t	     start with all macros traced.

	     x	     number macro expansions.

	     V	     turn on all options.

	     By default, trace is set to "eq".

     -g      Activate GNU-m4 compatibility mode.  In this mode, translit handles simple character
	     ranges (e.g., a-z), regular expressions mimic emacs behavior, multiple m4wrap calls
	     are handled as a stack, the number of diversions is unlimited, empty names for macro
	     definitions are allowed, and eval understands '0rbase:value' numbers.

     -I dirname
	     Add directory dirname to the include path.

     -o filename
	     Send trace output to filename.

     -P      Prefix all built-in macros with 'm4_'.  For example, instead of writing define, use
	     m4_define.

     -s      Output line synchronization directives, suitable for cpp(1).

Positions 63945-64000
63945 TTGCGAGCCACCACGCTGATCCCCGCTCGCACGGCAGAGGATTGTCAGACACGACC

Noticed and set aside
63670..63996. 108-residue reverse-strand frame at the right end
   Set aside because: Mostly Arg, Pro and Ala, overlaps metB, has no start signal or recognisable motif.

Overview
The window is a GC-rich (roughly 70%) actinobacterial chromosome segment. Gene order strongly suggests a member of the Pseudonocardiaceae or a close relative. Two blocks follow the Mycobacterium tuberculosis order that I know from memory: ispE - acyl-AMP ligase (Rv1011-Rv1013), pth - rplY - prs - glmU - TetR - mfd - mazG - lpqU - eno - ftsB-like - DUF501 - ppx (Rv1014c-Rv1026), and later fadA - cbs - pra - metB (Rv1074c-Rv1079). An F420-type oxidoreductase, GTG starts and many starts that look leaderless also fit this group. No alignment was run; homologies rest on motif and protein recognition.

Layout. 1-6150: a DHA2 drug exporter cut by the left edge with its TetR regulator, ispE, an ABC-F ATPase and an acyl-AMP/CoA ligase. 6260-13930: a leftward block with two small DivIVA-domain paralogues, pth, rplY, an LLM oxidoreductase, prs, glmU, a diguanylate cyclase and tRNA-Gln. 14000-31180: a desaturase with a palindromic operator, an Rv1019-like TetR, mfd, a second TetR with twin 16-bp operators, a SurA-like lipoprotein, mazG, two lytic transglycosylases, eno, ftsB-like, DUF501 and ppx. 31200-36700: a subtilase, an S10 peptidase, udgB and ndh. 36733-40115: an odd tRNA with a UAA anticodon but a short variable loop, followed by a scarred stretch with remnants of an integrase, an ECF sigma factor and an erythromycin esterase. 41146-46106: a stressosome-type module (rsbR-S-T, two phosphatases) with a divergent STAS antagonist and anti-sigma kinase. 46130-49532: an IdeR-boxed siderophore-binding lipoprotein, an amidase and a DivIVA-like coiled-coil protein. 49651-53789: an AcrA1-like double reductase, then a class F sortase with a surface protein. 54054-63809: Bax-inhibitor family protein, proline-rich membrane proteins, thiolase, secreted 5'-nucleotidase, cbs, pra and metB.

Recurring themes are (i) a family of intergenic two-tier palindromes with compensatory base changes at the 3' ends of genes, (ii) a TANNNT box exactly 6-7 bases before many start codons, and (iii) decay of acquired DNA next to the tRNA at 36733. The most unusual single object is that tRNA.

-t macro
	     Turn tracing on for macro.

     -Uname  Undefine the symbol name.

SYNTAX
     m4 provides the following built-in macros.  They may be redefined, losing their original
     meaning.  Return values are null unless otherwise stated.

     builtin(name)
		  Calls a built-in by its name, overriding possible redefinitions.

     changecom(startcomment, endcomment)
		  Changes the start comment and end comment sequences.	Comment sequences may be
		  up to five characters long.  The default values are the hash sign and the new-
		  line character.

			# This is a comment

		  With no arguments, comments are turned off.  With one single argument, the end
		  comment sequence is set to the newline character.

     changequote(beginquote, endquote)
		  Defines the open quote and close quote sequences.  Quote sequences may be up to
		  five characters long.  The default values are the backquote character and the
		  quote character.

			`Here is a quoted string'

		  With no arguments, the default quotes are restored.  With one single argument,
		  the close quote sequence is set to the newline character.

     decr(arg)	  Decrements the argument arg by 1.  The argument arg must be a valid numeric
		  string.

     define(name, value)